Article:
Who’s Ilze?

My name is Ilze. I am a founder of SPEAK Riga.

I am Latvian, originally coming from a small town called Kandava in the west of Latvia, but now I live in the capital Riga.

The small town where I grew up was monocultural and monolingual. We were all very Latvian. I danced folk dances almost every day, sang in the local choir, and only started learning my first foreign language in fourth grade with the help of a very tired teacher.

I loved my life in this town. It was such a sun-drenched circle of happiness. And when I thought about my future, I doubted whether I could ever live anywhere else, like in the east of Latvia. It was so far away and everyone was different there. 

Riga City
Photo by Gilly on Unsplash

Latvia’s social landscape

Latvia is essentially a society of two distinct cultures – Latvian and Russian. However, it varies considerably from region to region. In two-thirds of Latvia’s municipalities, ethnic Latvians make up more than 90% of the population, while in one-third of municipalities ethnic Latvians make up less than 50% of the total population. I grew up in the first of these groups.

The Challenges of Integration

After 50 years in the USSR and its collapse in the early 1990s, Latvia was left with a large Russian-speaking population that had migrated during the occupation. In public discourse, it is often interpreted as a traumatic experience, which changed the ethnic and linguistic composition of the Baltic countries, whereby ethnic Latvians (and Estonians) often felt threatened by the massive influx of immigrants with little or no connection to Baltic languages and culture. Kasekamp A. A History of the Baltic States, Palgrave McMillan, 2010 (accessed 13.06.2023.)

Ilze with a friend
Ilze (2nd from the left) with a friend in an event

This ever-present sense of anxiety and threat, largely played out in political and media discourse, has been a very important factor in shaping Latvian integration policy since independence. To summarize briefly, it could be described with a quote of a Russian student from the study on the attitudes of minority school students in Latvia: 

There is a feeling that there are no Russians in Latvia.[..] They are simply not there, they are simply not noticed”.

According to Central Statistical Office currently, 63% of the country’s population are ethnic Latvians, while a quarter are ethnic Russians. In Riga – 47% Latvians, 36% Russians and 17% representatives of other nationalities (12.06.2023)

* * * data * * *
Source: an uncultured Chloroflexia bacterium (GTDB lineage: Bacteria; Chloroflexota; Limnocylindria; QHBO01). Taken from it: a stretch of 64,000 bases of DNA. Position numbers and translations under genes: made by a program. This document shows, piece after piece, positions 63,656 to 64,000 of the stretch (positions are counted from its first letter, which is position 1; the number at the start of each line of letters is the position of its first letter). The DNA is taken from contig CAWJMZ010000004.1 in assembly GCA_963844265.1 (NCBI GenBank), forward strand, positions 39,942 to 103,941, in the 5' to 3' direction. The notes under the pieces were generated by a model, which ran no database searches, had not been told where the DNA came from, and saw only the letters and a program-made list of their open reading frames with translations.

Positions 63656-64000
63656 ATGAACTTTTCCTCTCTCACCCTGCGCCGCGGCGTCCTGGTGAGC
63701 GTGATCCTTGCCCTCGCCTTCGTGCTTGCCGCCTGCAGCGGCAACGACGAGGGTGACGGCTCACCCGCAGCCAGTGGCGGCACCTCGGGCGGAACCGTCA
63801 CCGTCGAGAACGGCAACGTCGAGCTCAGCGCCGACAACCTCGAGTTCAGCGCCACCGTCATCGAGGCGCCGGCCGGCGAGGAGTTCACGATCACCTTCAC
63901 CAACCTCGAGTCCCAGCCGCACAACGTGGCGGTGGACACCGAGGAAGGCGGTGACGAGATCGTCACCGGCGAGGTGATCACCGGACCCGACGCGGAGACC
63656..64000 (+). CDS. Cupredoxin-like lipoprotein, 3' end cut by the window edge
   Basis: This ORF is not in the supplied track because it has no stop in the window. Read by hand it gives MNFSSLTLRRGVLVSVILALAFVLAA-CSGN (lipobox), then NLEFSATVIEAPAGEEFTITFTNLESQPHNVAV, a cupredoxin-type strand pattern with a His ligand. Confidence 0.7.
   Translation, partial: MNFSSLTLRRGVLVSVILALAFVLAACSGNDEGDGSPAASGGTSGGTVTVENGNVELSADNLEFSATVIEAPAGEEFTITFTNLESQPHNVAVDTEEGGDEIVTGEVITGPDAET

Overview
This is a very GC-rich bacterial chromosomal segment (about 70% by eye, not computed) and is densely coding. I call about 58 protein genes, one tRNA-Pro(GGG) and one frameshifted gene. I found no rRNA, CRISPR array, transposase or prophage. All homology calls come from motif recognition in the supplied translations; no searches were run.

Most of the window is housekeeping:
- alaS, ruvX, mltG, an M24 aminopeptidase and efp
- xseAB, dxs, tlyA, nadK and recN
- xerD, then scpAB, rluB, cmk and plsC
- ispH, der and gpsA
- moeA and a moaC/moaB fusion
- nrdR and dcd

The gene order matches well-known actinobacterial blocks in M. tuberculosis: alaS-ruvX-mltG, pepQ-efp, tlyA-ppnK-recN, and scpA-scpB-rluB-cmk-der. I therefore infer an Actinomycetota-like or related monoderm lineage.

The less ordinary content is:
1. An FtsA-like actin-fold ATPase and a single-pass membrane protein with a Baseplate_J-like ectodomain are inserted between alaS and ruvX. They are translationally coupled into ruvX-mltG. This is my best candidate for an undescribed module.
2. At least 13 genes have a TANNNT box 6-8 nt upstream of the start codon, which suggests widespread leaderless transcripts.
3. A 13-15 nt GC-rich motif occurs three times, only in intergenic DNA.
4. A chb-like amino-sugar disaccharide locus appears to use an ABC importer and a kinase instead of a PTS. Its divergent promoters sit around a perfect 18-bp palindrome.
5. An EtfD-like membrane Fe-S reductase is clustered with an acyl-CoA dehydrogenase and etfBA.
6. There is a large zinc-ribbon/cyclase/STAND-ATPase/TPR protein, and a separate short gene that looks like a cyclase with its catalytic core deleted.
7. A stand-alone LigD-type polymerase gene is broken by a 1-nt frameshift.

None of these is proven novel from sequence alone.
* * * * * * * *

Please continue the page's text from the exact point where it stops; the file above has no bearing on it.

The change

Like a slow and cautious bear, Latvia’s integration policy has so far behaved as a caring guardian of the Latvian language and culture. Even the migration crisis of 2015 affected Latvia with only a tiny handful of refugees. No demand, no supply. And vice versa.

Until Russia’s aggressive invasion of Ukraine. Since then the government, municipalities, civil society organizations and the majority of citizens have been very active in providing humanitarian, and military aid and support to Ukrainian refugees here in Latvia. In the context of Latvia’s recent past and its common border with the aggressor, this event hit hard.

There is much to be proud of when looking back at the swift and selfless response of the Latvian state and civil society in assisting Ukraine, but many more lessons to learn in the long term.

Why opening SPEAK in Riga?

Perhaps that is why the core idea and approach of SPEAK resonated with me so strongly right from the first encounter with it at the Global Education Congress in Strasbourg.

I strongly believe that no one wants to be integrated, only accepted and needed.

I appreciate it for the equality it embodies. In SPEAK there is no division between the host and incoming communities. Everyone is supposed to take an equal part in action and contribute to others. This framing is very important for the Latvian context, as civil and institutional bodies tend to act here as “great helpers” or “valuable service providers”.

Ilze having lunch with the SPEAK team
Izle (2nd from the left) with SPEAK Team

I value SPEAK for sustainability. The fact that the model is based on voluntary involvement, where with digital support everyone is a content creator and leader, thus feeling a sense of belonging to the community and carrying the idea forward. This is a lesson for the Latvian context as the dominant formats here are flash donations and colorful activities based on temporary project funding.

And I love SPEAK for its temperature of empathy. As far as I am familiar with the SPEAK team, it appears not to be a project for them, but a way of life.

A Vision for the Future

Nowadays, it is almost impossible to find a small-town sun-drenched bubble like the one I once grew up in – with the same song and dance for everyone. So I want to contribute as much as I can to make Riga a home for everyone.

Beyond that, the dream is to plant the seed in as many Latvians as possible that social inclusion is necessary for each one of us. Because I have experienced that the ability to be actively open is equally enriching for both giver and receiver, no matter whose land we stand on.

Want to support SPEAK Riga?

If you’re interested in helping to build an inclusive community in Riga so everyone can feel at home, here’s your opportunity: Join as a buddy and help newcomers, migrants, and refugees integrate into the community while living the enriching experience of the exchange. 

Like SPEAK Riga, there are many other cities and founders compromised in building more inclusive cities. Take a look at how Mariana is Creating a Community in London or read about the Soulful Action with SPEAK Torres Vedras: Meet Its Founders José, Sara and Fernando.

Author: Ilze

Ilze is based in Riga and has worked in project management in the fields of culture, urban revitalization and civil society engagement. She loves peace and considers dance her “safe space”.

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